Figure 1 Subgroup survival graph for RNF8 score in patients who received radiotherapy (Mantel-Cox log rank =0.230).
Figure 2 Subgroup survival graph for RNF8 score in patients who did not receive radiotherapy (Mantel-Cox log rank =0.091).

Strong association was found between RNF8 positivity and N-stage (P=0.036) (Table 2), extracapsular spread (ECS) (P=0.037) and tumour thickness (P=0.021) (Figure 3).

Table 2

pN-stage and extracapsular spread (ECS) compared with RNF8 positivity. Statistical P values for overall correlations

Feature RNF8 score
Negative Positive
Nodal stage (P=0.036)
   N0 22 6
   N1 9 4
   N2 6 6
Extracapsular spread (P=0.037)
   Not present 12 4
   Present 2 5
Figure 3 Histogram demonstrating association between RNF8 intensity and tumour thickness (P=0.021).


The present study demonstrates an association between RNF8 expression and tumour thickness, nodal status and nodal ECS. Prediction of overall survival is linked to radiotherapy treatment, with RNF8-positive disease demonstrating increased radiosensitivity. Interestingly, positivity was also associated with the presence of adverse features. In particular, strong association was found with nodal ECS, one of the most sensitive predictors for aggressive disease (15,16). While these findings appear to be in contrast to in vitro cell knockdown studies which demonstrate increased IR and chemosensitivity in RNF8-deficient disease (12,13), staining was not calibrated to indicate deficiency. RNF8 is a rate-limiting component of the E3-ubiquitin ligase system that aids coordination of NHEJ and HR DNA repair (11). RNF8 also generates Lys48-linked ubiquitin chains which are associated with histone degradation (17). High in vivo tumour expression of RNF8 may represent higher levels of underlying genomic instability, and propensity to develop the associated adverse features of ECS and nodal spread.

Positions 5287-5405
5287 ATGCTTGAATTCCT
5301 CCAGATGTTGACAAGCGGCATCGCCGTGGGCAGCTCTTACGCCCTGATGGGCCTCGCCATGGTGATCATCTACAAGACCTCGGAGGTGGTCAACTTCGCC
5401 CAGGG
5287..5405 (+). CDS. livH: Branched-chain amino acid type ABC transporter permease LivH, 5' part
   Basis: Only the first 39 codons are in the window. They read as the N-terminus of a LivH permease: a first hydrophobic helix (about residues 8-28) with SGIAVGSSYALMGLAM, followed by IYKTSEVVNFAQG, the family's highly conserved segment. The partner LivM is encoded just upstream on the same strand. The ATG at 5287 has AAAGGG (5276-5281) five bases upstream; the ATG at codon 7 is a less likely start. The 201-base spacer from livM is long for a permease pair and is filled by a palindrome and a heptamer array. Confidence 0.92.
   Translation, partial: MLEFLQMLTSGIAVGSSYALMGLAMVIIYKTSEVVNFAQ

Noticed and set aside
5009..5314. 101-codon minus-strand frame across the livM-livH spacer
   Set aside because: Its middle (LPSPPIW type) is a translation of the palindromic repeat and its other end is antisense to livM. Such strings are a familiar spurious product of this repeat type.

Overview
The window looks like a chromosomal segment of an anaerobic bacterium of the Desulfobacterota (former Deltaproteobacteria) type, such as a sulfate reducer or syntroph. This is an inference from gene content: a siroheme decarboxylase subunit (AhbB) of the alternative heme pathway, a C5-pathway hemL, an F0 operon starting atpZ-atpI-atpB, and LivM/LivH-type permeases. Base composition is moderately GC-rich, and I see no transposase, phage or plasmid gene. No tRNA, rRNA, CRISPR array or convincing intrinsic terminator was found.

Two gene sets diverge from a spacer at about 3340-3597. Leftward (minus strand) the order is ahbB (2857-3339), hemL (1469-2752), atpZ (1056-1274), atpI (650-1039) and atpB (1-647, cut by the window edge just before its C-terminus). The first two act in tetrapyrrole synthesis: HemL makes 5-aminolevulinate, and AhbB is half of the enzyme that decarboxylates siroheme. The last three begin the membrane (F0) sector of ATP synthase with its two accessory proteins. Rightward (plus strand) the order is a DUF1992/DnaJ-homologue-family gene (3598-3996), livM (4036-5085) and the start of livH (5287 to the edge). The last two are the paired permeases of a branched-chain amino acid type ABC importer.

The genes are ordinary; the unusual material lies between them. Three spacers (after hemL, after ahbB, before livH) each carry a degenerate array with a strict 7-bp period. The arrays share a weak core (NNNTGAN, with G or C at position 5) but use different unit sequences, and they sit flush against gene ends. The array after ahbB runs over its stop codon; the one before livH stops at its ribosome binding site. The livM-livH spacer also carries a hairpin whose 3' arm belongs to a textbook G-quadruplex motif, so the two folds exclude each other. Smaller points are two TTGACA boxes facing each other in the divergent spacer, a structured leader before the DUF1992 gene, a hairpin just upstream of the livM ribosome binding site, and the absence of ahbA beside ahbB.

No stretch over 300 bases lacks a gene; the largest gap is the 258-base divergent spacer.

Overall survival data suggests an association with radiosensitivity, however interpretation of the predictive effect of RNF8 expression on the effectiveness of radiotherapy in the present retrospective study is not possible due to the inability to exclude patients who were offered radiotherapy but declined, or were decided to be unfit for radiotherapy. One such patient was identified and excluded, however as chart documentation was not standardised this could not be properly assessed. As a subgroup analysis, neither survival graph reaches prognostic significance in isolation. Given the strong role of RNF8 in both radioresistance mechanisms and dsDNA repair pathways, this is a promising link for larger trials to investigate.

We have demonstrated a strong association between RNF8 expression and several critical clinical markers for disease prognosis; tumour thickness, ECS and histological N-stage, which are only available following surgical excision. Importantly, as RNF8 expression may be assessed on a pre-operative biopsy specimen, its association with ECS and nodal spread may allow these features to be predicted pre-operatively. This early identification of adverse pathological staging has application in early chemotherapy & radiotherapy planning, patient treatment discussion and multidisciplinary team decision-making.

Further prospective studies are required to elucidate the effectiveness and predictive power of RNF8 as a treatment biomarker. The association between high intrinsic RNF8 expression and aggressive tumour features suggests underlying genomic instability, and in the context of previous work demonstrating chemoradiosensitivity in RNF8-deficient cells offers an attractive adjuvant drug target.


Funding: None.


Conflicts of Interest: All authors have completed the ICMJE uniform disclosure form (available at http://dx.doi.org/10.21037/ajo.2019.05.04). The authors have no conflicts of interest to declare.